The Imaginarium of Doctor Parnassus

After months of anticipation, Terry Gilliam’s latest film The Imaginarium of Doctor Parnassus has finally come to screens in the United States. If you aren’t following the movie world closely, odds are you haven’t heard of this movie. It’s puzzling that the film hasn’t received more publicity, because it features an all-star lineup of Christopher Plummer, Johnny Depp, Jude Law, Colin Farrell, Tom Waits and Heath Ledger in his final performance.

The story begins with a performance from the ancient Doctor Parnassus (Christopher Plummer) and his traveling theatre troupe, which features his daughter Valentina (Lily Cole), a young showman named Anton (Andrew Garfield) and a dwarf named Percy (Verne Troyer). The main attraction the troupe offers is a mirror that enables participants to enter the Doctor’s imagination and live their fantasies.

As the back story unfolds, the viewer learns that Parnassus has made a deal with the Devil (Tom Waits), or Mr. Nick, as he’s called. This deal grants everlasting life to Parnassus, but the downside is his daughter will become Mr. Nick’s property on her sixteenth birthday, which is three days away.

While traveling the streets of London one night, the troupe stumbles across Tony (Heath Ledger), a charismatic and mysterious young man. Once they save him from the predicament they find him in, he proves to be a welcomed addition to their struggling show, and replaces Anton as the show’s raconteur. Meanwhile, Parnassus makes a new deal with Mr. Nick, dictating that whoever can collect five souls first will get Valentina.

Production came to a stand-still in early 2008, when Heath Ledger passed away. Gilliam took special care in reassigning his role to close friends of Ledger’s: Johnny Depp, Jude Law and Colin Farrell. Cleverly, each member of this trio of stars portrays a different transformation of Tony in his trips into the imaginarium.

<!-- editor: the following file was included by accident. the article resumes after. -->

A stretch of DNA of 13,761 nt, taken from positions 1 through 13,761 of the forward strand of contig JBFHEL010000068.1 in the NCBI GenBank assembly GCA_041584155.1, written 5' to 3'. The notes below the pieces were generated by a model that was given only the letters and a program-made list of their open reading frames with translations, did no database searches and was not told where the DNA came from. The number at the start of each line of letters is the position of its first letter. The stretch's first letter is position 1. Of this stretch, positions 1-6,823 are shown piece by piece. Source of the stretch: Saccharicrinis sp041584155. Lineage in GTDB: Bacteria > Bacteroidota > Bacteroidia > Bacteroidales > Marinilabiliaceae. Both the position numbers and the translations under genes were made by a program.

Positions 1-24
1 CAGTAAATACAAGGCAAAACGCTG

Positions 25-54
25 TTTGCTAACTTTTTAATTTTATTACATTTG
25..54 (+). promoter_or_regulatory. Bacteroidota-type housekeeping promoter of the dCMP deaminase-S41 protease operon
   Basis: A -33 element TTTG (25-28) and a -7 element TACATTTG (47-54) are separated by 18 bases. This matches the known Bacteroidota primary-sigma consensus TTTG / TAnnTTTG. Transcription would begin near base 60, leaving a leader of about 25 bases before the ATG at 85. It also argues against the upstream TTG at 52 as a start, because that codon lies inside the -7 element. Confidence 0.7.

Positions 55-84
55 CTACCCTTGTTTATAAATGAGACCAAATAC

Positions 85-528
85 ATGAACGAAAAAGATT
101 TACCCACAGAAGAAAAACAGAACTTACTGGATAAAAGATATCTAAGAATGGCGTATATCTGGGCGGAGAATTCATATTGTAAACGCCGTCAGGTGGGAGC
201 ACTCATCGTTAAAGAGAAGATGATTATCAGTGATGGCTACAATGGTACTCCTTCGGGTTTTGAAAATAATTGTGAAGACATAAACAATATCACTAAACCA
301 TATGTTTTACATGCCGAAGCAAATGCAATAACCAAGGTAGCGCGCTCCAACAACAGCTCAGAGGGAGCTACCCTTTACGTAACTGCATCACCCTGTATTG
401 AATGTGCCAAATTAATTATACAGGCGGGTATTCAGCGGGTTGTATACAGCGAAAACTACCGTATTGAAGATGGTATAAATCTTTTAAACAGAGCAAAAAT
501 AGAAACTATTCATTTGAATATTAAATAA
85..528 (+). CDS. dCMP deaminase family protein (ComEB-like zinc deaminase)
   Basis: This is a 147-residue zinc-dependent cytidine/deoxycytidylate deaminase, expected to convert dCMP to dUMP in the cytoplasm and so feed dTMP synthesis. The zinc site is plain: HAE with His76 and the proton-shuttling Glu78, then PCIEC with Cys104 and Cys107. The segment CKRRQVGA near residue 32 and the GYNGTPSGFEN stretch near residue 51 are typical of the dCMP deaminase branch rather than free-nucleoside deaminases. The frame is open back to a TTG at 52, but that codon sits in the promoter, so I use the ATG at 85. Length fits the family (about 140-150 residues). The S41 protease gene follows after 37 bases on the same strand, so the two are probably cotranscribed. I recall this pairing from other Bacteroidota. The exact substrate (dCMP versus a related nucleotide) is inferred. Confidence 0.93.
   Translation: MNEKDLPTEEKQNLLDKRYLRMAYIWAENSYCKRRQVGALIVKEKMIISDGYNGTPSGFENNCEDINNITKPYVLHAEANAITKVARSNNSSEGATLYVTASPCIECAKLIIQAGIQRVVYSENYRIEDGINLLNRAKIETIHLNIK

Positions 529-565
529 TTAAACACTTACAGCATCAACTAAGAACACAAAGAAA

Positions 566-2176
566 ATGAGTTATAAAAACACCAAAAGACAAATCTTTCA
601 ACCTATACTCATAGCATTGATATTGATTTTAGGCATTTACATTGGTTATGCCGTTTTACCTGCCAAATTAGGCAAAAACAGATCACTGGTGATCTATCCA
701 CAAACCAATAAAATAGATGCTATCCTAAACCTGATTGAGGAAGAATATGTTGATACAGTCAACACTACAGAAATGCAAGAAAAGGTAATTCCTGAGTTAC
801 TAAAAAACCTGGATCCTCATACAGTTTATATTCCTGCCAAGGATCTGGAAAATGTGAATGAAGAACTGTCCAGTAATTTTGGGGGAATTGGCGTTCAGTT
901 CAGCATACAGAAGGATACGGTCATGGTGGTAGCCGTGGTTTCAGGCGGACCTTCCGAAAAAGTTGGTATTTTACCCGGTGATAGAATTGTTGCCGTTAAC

While a majority of this film takes place in a trippy fantasy realm, the fantasy and reality are blended seamlessly together so well that it’s nearly painless to watch, even if you’re not so keen on the fantasy genre. The best thing about this movie, and some of the best cinematic trickery I’ve seen in recent times, was the transformations from Heath Ledger to Johnny Depp to Heath Ledger to Jude Law to Heath Ledger to Colin Farrell. When each transformation takes place, the viewer has to look twice to see if it’s Ledger or Depp or if it’s back to Ledger.

People who go to the theatre only to see Johnny Depp, Jude Law or Colin Farrell will be disappointed, as each of them are limited to only five minutes of screen time each. But that’s understandable, when you consider that it was really Heath Ledger’s role, and the others were just brought in to fill gaps.

If you want to see a movie that is different from anything that has been in theatres for the past year, or will be in theatres for the next year, I would recommend this movie. If you want to see a Jack Sparrow, Dr. Watson, or Alexander the Great type film, I would suggest looking elsewhere.

The Mainstream is a student publication of Umpqua Community College.